f) Neem, eucalyptus, or most strong medicinal oils
h) Heat from a lighter
Secondly, many will even see the bees here. Owing to the fact that bees are highly beneficial to the environment we have diverted part of the trails away from some areas which are known to have small numbers of swarming bees. This is done with view to protect both the bees and you. In some cases, it causes extra distances more to be covered by each runner and in some cases it caused the drop of elevation to be covered by the runners (stay tuned for the course and elevation profiling which we will release in the next 2 weeks).
Being stung by a bee is a painful experience and can be life threatening to anyone who may be allergic to stings. However, it is possible to reduce these risks by taking sensible precautions when outdoors. We will be providing everyone with an antihistamine pill in their goody bag. If you felt any reaction from bee’s sting, please take the antihistamine and do report them to the medical personnel on the next CP.
Types of Bees
A) Carpenter Bees
Carpenter bees look just like bumble bees except that their abdomens are shiny and smooth. The oval-shaped insects will bore into wood in order to lay their eggs.
They are solitary bees, so they do not live in colonies and will rarely sting humans.
B) Honey Bees
Honey bees can be in various shades of yellow, black, brown or orange, and their bodies are covered with light-colored hair.
Honey bees will swarm to form new colonies when the colony gets too large for hive space or new queens are produced. Honey bees are not particularly aggressive except when the nest is disturbed.
C) Bumble Bees
Bumble bees physically resemble carpenter bees, except that bumble bees have hairy abdomens. Bumble bees do not make tunnels in wood, but rather nest underground or in cavities, such as in abandoned rat burrows.
In general, bumble bees are seldom problematic, except in situations where the nests are established in a location where it is highly likely to conflict with people or pets.
Attempting to remove a bee hive by yourself can be dangerous, especially if you or someone around you is allergic to bee stings.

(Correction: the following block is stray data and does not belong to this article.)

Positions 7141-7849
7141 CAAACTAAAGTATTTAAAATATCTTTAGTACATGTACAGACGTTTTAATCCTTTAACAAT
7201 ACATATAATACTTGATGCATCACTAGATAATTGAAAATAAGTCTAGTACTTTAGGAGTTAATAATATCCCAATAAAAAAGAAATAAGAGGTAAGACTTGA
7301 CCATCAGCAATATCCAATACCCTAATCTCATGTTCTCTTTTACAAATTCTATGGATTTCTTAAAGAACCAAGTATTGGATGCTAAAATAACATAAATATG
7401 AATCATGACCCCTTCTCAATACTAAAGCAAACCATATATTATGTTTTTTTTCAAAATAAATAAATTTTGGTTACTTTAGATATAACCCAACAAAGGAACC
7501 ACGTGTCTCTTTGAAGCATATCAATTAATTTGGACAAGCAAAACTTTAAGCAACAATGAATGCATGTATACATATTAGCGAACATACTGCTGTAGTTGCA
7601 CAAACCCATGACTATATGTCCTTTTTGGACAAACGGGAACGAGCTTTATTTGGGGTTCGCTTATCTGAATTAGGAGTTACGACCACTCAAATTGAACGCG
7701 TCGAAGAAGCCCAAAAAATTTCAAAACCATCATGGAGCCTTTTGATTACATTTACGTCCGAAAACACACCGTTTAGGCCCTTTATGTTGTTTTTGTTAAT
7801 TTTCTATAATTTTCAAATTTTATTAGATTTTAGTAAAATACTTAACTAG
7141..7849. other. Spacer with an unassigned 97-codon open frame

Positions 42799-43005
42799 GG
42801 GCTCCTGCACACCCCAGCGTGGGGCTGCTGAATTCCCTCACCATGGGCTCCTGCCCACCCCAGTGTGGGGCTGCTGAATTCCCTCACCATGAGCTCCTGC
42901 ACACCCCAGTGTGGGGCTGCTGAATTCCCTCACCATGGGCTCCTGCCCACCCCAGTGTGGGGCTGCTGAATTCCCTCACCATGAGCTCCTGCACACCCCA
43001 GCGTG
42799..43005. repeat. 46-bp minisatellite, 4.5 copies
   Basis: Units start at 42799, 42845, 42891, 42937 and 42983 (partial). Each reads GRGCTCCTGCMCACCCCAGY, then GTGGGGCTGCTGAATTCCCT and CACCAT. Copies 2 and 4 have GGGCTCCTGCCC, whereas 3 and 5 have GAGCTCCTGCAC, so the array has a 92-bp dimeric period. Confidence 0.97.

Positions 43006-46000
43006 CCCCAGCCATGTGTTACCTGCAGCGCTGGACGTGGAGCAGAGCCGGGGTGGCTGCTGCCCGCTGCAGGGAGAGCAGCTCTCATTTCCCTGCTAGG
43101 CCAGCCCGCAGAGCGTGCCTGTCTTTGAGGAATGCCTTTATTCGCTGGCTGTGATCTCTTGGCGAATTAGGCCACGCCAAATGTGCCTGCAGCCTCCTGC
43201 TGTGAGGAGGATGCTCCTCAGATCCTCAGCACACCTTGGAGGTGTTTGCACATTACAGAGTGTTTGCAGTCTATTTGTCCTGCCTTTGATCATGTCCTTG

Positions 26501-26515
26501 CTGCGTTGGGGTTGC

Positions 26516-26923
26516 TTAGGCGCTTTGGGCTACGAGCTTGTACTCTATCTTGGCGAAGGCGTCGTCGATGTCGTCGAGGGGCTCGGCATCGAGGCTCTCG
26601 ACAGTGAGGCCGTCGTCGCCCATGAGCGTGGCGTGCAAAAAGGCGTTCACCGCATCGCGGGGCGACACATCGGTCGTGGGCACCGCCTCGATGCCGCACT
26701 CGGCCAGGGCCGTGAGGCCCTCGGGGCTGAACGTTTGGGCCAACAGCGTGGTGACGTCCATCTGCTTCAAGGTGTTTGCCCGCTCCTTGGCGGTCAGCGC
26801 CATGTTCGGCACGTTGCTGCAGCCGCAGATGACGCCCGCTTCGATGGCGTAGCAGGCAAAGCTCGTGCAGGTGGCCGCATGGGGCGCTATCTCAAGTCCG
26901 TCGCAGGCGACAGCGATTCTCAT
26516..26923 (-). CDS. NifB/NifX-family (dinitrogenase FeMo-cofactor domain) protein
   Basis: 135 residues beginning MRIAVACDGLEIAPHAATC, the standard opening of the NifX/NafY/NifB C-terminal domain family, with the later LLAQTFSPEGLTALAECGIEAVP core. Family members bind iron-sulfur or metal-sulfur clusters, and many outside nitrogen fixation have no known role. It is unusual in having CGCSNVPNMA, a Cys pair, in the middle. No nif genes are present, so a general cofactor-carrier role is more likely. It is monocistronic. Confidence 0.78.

Considering bees are highly beneficial to the environment, they should only be controlled when they pose a direct threat to your home or family.
Although known for their role in pollination and producing honey, bees can become a threat. Bees are considered less dangerous than other stinging insects like wasps or hornets. In Malaysia, bees like honey bees and carpenter bees seldom sting unless they are provoked.
Bee stings have the potential for an allergic reaction, resulting in anaphylactic shock. Anaphylactic shock is a serious medical condition that requires immediate medical assistance and can even cause death. Please refer to the medical staff at the next CP if you are stung by a bee.
Tips to Avoid Stings :
A) Do not panic – If you find there are bees nearby keep calm and move slowly away.
B) Do not scream, flap your arms or swat them – This will just agitate them and make them more aggressive.
C) Avoid strong, sweet smells – Do not use highly perfumed fragrances, shampoos, hair sprays.
D) Avoid bright colours – Do not wear bright, bold floral patterns on clothes and bags, which could attract bees.
E) Avoid open drinks – If drink cans or bottles are left unattended, it may encourage bees to crawl inside.
F) Cover food and drink – Always keep food and drink covered when eating outdoors to deter bees.
G) Stay clean – Ensure children’s hands/faces are cleaned after eating sweet foods/drinks.
There are other livings too and we do strongly advise each and everyone of you to just ignore them unless they pose a threat to you. Leave them alone though they can be pretty/ cute. Do not touch them especially those fiery looking ants or even the hairy looking caterpillars. If you are bitten or have accidental contact with them, do seek medical attention at the next CP and/ or take the antihistamine if your body have shown some negative reactions towards them.
Happy Trails …